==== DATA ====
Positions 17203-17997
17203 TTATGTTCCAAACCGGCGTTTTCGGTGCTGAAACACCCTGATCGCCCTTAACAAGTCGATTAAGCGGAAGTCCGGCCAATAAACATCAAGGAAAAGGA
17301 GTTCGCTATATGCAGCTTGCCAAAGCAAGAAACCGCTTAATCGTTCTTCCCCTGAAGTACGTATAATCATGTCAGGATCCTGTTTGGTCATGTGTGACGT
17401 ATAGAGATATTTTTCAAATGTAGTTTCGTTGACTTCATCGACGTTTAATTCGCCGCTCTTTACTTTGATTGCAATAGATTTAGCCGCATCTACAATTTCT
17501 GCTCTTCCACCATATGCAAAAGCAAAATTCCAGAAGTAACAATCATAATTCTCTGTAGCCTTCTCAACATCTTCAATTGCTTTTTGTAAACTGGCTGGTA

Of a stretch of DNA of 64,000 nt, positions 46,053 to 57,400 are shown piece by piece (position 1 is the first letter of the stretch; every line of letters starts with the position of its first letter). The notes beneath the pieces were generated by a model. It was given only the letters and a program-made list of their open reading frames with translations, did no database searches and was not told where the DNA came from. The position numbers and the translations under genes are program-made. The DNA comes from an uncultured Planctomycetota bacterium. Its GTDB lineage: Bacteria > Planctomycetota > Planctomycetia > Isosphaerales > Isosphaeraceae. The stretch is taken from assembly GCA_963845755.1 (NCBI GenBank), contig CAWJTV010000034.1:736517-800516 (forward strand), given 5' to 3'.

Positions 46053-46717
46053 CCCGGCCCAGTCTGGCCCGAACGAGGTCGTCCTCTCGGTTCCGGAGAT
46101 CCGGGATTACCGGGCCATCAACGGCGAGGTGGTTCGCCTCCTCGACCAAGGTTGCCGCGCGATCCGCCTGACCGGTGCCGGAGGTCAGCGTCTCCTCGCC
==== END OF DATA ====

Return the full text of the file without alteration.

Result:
Positions 17203-17997
17203 TTATGTTCCAAACCGGCGTTTTCGGTGCTGAAACACCCTGATCGCCCTTAACAAGTCGATTAAGCGGAAGTCCGGCCAATAAACATCAAGGAAAAGGA
17301 GTTCGCTATATGCAGCTTGCCAAAGCAAGAAACCGCTTAATCGTTCTTCCCCTGAAGTACGTATAATCATGTCAGGATCCTGTTTGGTCATGTGTGACGT
17401 ATAGAGATATTTTTCAAATGTAGTTTCGTTGACTTCATCGACGTTTAATTCGCCGCTCTTTACTTTGATTGCAATAGATTTAGCCGCATCTACAATTTCT
17501 GCTCTTCCACCATATGCAAAAGCAAAATTCCAGAAGTAACAATCATAATTCTCTGTAGCCTTCTCAACATCTTCAATTGCTTTTTGTAAACTGGCTGGTA

Of a stretch of DNA of 64,000 nt, positions 46,053 to 57,400 are shown piece by piece (position 1 is the first letter of the stretch; every line of letters starts with the position of its first letter). The notes beneath the pieces were generated by a model. It was given only the letters and a program-made list of their open reading frames with translations, did no database searches and was not told where the DNA came from. The position numbers and the translations under genes are program-made. The DNA comes from an uncultured Planctomycetota bacterium. Its GTDB lineage: Bacteria > Planctomycetota > Planctomycetia > Isosphaerales > Isosphaeraceae. The stretch is taken from assembly GCA_963845755.1 (NCBI GenBank), contig CAWJTV010000034.1:736517-800516 (forward strand), given 5' to 3'.

Positions 46053-46717
46053 CCCGGCCCAGTCTGGCCCGAACGAGGTCGTCCTCTCGGTTCCGGAGAT
46101 CCGGGATTACCGGGCCATCAACGGCGAGGTGGTTCGCCTCCTCGACCAAGGTTGCCGCGCGATCCGCCTGACCGGTGCCGGAGGTCAGCGTCTCCTCGCC